R oving enterprises are hot these days, with food trucks and carts making up the biggest share of New Haven’s mobile services ecosystem. But some industrious locals have dabbled in smaller niches—retail, coffee, lawyering, even barbering—using buses, trucks and vans, including one “van” that’s been on the streets since well before mobile took off.
Its specialty? Healing.
For 22 years, the Community Health Care Van has been providing medical attention to poor, underserved communities with speed and agility. Staffed by two to three healthcare professionals at any given time, the CHCV gives patients access to primary medical care, STD screenings, drug treatment assessments and more. The average wait time is 15 to 30 minutes, they say—at most an hour for more involved cases—sometimes with no wait at all.
This medical Swiss Army knife wasn’t always so multipurpose. When Dr. Frederick L. Altice started the CHCV in 1993 it was designed as a mobile needle exchange service to help curb the spread of HIV via intravenous drug use. It began with a Dodge Caravan minivan, then moved up to a box truck, then graduated to its current state: a 40-foot bus, like a blue whale among New Haven’s many mobile fishes.
The bus’s custom interior approximates the layout of a clinic, with sliding accordion doors for privacy. It has a waiting area, an intake room, an exam room, a Direct Observation Therapy room and a driving area that provides a little extra space when needed.
The CHCV provides physicals; blood pressure checks; glucose screenings; pregnancy tests; HIV and Hepatitis C testing and treatment, plus rapid testing for a variety of other STDs; free condoms and sex education; screenings for entry into drug treatment; tuberculosis testing; and, as it always has, free needle exchanges.
According to Sharon Joslin, an Advanced Practice Registered Nurse and the CHCV’s clinical director, one of the biggest advantages to having a health clinic out on the street is that it reduces barriers to service. The staff lowers them further by wearing casual everyday clothes instead of imposing white lab coats, and by speaking both English and Spanish. Almost everyone aboard speaks Spanish, and wait times—perhaps the most important barrier to health care for the demographics the van serves—are often short enough to get patients in and out over the course of a single lunch break.
When I walked on the bus, Angel P. Ojeda—an HIV counselor, research assistant and driver who’s been with the CHCV for 14 years—sat in the intake room with a Hispanic man in a neon-green construction shirt. The patient had shown up during his break without an appointment and was seen virtually immediately. During the screening, Ojeda discovered the man’s blood pressure was extremely high and told him to start taking blood pressure medication immediately. About fifteen minutes after his arrival, he was on his way back to work, with potentially life-saving knowledge.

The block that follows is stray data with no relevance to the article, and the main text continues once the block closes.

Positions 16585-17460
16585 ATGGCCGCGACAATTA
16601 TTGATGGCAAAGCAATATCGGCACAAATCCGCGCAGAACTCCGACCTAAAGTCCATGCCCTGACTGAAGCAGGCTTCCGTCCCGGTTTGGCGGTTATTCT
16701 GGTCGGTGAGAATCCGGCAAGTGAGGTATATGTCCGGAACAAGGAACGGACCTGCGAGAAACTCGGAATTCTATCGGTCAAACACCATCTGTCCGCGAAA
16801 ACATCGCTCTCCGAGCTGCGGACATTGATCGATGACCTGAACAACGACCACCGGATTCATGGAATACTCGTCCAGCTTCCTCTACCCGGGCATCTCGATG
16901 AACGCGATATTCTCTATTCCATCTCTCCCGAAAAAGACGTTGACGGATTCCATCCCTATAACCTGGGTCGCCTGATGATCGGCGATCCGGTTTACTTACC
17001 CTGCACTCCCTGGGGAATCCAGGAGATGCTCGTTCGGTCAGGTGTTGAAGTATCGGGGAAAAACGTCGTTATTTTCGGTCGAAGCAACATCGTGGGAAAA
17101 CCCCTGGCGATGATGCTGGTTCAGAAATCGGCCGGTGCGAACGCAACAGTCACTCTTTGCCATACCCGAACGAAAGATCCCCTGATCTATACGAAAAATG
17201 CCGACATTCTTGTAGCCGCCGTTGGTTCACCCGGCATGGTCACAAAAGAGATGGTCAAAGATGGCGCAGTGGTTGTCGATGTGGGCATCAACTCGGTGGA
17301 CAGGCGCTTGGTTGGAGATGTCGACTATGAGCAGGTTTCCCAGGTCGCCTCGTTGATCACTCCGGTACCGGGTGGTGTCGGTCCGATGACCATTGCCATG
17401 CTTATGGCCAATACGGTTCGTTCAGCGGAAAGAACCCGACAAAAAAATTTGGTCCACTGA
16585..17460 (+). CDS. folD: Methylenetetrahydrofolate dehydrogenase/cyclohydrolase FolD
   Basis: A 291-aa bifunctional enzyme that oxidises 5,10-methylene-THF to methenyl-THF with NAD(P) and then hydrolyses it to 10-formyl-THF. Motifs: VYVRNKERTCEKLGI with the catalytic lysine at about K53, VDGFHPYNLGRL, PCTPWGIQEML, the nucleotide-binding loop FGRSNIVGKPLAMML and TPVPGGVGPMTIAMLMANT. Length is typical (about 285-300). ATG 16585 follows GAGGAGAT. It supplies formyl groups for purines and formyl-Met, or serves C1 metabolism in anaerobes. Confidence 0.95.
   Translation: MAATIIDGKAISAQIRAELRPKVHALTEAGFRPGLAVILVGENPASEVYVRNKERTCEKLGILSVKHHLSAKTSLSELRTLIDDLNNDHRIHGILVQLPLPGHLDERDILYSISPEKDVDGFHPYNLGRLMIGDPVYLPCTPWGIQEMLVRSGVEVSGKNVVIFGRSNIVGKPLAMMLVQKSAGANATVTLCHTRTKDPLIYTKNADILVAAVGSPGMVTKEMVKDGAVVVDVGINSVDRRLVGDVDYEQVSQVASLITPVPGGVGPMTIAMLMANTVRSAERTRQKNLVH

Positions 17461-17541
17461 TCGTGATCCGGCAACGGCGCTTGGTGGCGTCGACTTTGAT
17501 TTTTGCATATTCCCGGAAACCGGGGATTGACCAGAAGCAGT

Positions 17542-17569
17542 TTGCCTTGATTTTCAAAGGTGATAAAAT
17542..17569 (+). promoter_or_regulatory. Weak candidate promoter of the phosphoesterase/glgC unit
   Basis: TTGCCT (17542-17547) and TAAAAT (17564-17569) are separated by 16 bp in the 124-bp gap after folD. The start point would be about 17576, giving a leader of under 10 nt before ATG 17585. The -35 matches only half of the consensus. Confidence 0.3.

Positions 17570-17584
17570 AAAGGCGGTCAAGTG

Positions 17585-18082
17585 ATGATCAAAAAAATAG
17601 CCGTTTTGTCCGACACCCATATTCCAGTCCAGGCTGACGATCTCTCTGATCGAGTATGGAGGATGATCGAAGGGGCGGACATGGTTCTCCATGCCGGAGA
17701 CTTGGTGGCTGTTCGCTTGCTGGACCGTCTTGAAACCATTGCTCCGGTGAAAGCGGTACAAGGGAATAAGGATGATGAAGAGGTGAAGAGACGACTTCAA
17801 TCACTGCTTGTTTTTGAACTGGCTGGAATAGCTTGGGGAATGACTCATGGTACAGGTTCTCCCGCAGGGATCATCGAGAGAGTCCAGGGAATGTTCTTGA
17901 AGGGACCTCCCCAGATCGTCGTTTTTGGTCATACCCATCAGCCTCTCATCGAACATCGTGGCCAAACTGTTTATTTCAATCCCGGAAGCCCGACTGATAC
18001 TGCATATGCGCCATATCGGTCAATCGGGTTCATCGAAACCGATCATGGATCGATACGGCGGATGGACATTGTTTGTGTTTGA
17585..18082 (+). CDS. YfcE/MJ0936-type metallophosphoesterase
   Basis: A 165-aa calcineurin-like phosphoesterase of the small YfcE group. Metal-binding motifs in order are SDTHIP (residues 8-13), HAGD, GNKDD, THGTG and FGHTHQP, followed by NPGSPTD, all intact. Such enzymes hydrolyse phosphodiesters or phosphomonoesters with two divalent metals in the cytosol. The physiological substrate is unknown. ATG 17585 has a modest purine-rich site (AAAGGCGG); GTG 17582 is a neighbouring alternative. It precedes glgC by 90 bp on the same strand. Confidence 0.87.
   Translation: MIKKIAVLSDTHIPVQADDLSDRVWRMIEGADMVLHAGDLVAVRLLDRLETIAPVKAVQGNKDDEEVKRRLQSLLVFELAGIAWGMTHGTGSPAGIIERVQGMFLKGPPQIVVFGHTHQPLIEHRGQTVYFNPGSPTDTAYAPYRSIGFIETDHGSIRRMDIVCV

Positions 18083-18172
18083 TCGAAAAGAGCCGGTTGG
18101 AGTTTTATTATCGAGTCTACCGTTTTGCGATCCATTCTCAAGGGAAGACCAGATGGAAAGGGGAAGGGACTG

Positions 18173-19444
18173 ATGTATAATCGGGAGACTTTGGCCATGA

In New Haven, where it can take months to get an appointment with your primary care provider, that’s a huge gain.
The CHCV operates in three locations throughout the city. Twice weekly it’s at 580 Ella T. Grasso Boulevard (near Columbus House) and 1308 Chapel Street, and, every first and third Thursday, it parks at 210 State Street. While Dr. Altice no longer rides on the bus, he remains the CHCV’s medical director, wherein, among other duties, he obtains most of the van’s funding through grants. But limited funds means the van can only operate on weekdays, and only in mornings. In any given session, CHCV staff estimate they see 12 to 20 patients a day, many of whom are either uninsured (they’ll still get served), in a rush or find the big blue bus more inviting than a big institutional sickbay.
Working on a bus isn’t for everyone. “You’ve got to be able to rock and roll like you’re on a boat,” Joslin tells me. Everything needs to be strapped down and put away in special secure shelves so that pens, vials, tape dispensers and medical tools don’t go spilling on the floor upon shipping out. Even the mouse of the onboard computer has its own rubber seatbelt.
Handling patients quickly also comes with the territory. She finds it satisfying getting people back to work fast, adding that working on the bus gives her a greater sense of being close to the community.
It’s a pretty healthy outlook to have while doing the hard work of giving others a healthier outlook.
Community Health Care Van
Office: 270 Congress Ave, New Haven (map)
Mon & Wed, 8am-12:30pm, at 580 Ella T Grasso Blvd (map)
Tues & Fri, 8am-12:30pm, at 1308 Chapel St (map)
1st & 3rd Thurs, 9am-11:30pm, at 210 State St (map)
Written and photographed by Daniel Shkolnik.